On Saturday, Jan. 21, 2017,  I marched and protested for the first time in my life.

And let me tell you—it was awesome.

It was a catharsis that I needed after the election. For those critical of the march, some have argued that President Trump has not done anything yet while in office. While that is debatable (after all, one of his first acts was to make sure the Department of Justice stopped its case against the Texas voter ID law, and many of his cabinet pics are extremely worrying to me). Nor am I denying that Donald Trump is President of the United States. Some might be, but I would argue that most people protested for a variety of issues, and contesting the election results was NOT one of them. The main momentum was anger on so many different levels, and the march emphasized being inclusive.

Some people were frustrated that an openly sexist candidate ran a campaign that used sexist attacks successfully to win the White House. And women weren’t the only targets—LGBT, people with disabilities, people of color, Muslims, and so many more. And some of these words carried over into actions, particularly in the way he interacts with women, and picked a cabinet largely made up of white men. While this march was labeled as a women’s march, it was inclusive to all those groups who Donald Trump has attacked over the past year and a half (or longer).

I’ll be honest, I debated about where or not I was going to march for well over a week. Part of it was that I didn’t want to do it alone. Part of me worried about the weather. And do I really have the time? But then I remembered what I wrote after the election on this blog. I didn’t need to just talk the talk. I needed to walk the walk.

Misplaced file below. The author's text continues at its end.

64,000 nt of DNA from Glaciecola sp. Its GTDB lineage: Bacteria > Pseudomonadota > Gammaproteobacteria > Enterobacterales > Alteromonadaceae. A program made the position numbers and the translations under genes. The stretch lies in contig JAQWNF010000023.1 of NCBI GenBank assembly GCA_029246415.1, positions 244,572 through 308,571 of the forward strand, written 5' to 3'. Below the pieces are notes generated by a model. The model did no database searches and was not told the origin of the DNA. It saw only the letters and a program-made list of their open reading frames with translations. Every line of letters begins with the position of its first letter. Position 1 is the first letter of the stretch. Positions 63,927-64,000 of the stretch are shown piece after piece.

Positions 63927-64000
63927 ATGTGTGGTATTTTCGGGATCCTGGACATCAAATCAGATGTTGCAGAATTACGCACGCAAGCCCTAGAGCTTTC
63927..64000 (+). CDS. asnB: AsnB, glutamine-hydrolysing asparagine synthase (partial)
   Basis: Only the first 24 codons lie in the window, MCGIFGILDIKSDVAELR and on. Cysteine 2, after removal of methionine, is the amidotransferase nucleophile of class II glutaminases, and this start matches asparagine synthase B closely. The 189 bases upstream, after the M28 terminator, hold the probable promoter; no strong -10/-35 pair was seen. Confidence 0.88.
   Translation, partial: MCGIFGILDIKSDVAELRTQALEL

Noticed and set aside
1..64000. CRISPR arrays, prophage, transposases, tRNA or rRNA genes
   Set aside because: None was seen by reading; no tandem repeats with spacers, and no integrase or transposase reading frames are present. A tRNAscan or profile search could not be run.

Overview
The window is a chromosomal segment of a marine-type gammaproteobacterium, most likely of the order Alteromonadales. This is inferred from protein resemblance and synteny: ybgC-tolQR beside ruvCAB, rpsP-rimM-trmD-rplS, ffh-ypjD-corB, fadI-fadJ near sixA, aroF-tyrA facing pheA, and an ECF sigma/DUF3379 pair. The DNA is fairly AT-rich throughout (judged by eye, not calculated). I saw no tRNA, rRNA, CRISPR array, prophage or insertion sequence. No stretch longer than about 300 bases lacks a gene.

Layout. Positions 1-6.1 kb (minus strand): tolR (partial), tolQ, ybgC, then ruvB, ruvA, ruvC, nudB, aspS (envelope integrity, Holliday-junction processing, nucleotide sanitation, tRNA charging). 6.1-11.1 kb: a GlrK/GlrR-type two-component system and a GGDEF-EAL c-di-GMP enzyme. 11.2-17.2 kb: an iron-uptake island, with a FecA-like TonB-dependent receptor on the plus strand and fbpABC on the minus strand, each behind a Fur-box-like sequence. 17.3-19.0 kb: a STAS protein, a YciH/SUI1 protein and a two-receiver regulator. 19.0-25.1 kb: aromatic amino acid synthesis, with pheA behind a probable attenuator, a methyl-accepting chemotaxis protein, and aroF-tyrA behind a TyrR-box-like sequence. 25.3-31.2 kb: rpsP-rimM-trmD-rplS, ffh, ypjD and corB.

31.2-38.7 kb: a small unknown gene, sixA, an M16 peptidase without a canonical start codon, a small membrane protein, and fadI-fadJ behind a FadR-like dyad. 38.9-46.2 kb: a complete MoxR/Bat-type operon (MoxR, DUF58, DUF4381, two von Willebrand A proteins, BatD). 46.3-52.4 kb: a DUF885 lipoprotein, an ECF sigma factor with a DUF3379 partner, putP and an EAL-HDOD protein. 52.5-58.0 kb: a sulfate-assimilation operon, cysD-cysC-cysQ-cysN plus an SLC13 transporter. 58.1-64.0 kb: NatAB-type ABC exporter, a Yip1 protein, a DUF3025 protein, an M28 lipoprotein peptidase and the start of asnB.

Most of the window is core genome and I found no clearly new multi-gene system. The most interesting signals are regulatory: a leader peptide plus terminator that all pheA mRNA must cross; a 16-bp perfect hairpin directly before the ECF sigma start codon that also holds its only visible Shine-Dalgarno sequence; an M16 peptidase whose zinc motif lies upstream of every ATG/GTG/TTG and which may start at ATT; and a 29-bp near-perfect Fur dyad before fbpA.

Quick aside: Let me be clear on one point—I would not have marched if any other Republican candidate won the election. I never protested under President George W. Bush, even though I disagreed vehemently with his policies. President Trump has campaigned on taking away the rights of so many people, and for me, that is a cause worth protesting.

So I decided that I wanted to march not just for women’s rights, but all of our rights as Americans that I hold dear.

The march in Nashville was an awesome event to go to. I arrived around 9:45am, and there were already loads of people in the area. People young and old, men and women, black, brown, and white. It was a very diverse crowd with such a great energy.

I met up with some friends and new acquaintances, and mulled around before walking across the pedestrian bridge and did the mile walk for the march. One in our party had speakers on his bike, and he started off playing Shana Twain’s “Man, I Feel Like a Woman” with strangers all around singing and dancing along (it is Nashville after all). There were so many clever signs (and someone dressed up as Abraham Lincoln). Everyone was just so nice to each other–I have never seen anything like it. And I also love the dude who looked like Hagrid who proudly wore a pussy hat (sadly, no pic).

All in all, it was an estimated 15,000 people who turned up in Nashville, and nearly 3.3-4.6 million in the U.S. protested in the name of this march with other protests around the globe. Did this march accomplish anything? Not yet. It is a start, though. And there is a call for continued action after the march.

Bottom line, it something that I am proud to have done, and it will give me some momentum in the weeks, months, and years ahead in this administration. After the total dismay and disgust that many of us felt after the election, it was wonderful to realize that there are plenty of other Americans who were just as mad as hell as you were, and decided to come out and act.